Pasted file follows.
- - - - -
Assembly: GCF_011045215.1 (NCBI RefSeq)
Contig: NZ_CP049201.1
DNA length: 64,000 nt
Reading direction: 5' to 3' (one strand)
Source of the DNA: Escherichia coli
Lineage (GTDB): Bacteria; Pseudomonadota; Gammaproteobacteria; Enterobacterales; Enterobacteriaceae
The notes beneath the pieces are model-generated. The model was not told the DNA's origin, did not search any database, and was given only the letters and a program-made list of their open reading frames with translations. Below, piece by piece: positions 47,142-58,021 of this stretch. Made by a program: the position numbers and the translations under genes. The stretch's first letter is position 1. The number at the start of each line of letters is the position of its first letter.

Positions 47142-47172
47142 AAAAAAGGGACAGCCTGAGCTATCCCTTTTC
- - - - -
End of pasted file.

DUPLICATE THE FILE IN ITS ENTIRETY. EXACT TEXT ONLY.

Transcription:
Assembly: GCF_011045215.1 (NCBI RefSeq)
Contig: NZ_CP049201.1
DNA length: 64,000 nt
Reading direction: 5' to 3' (one strand)
Source of the DNA: Escherichia coli
Lineage (GTDB): Bacteria; Pseudomonadota; Gammaproteobacteria; Enterobacterales; Enterobacteriaceae
The notes beneath the pieces are model-generated. The model was not told the DNA's origin, did not search any database, and was given only the letters and a program-made list of their open reading frames with translations. Below, piece by piece: positions 47,142-58,021 of this stretch. Made by a program: the position numbers and the translations under genes. The stretch's first letter is position 1. The number at the start of each line of letters is the position of its first letter.

Positions 47142-47172
47142 AAAAAAGGGACAGCCTGAGCTATCCCTTTTC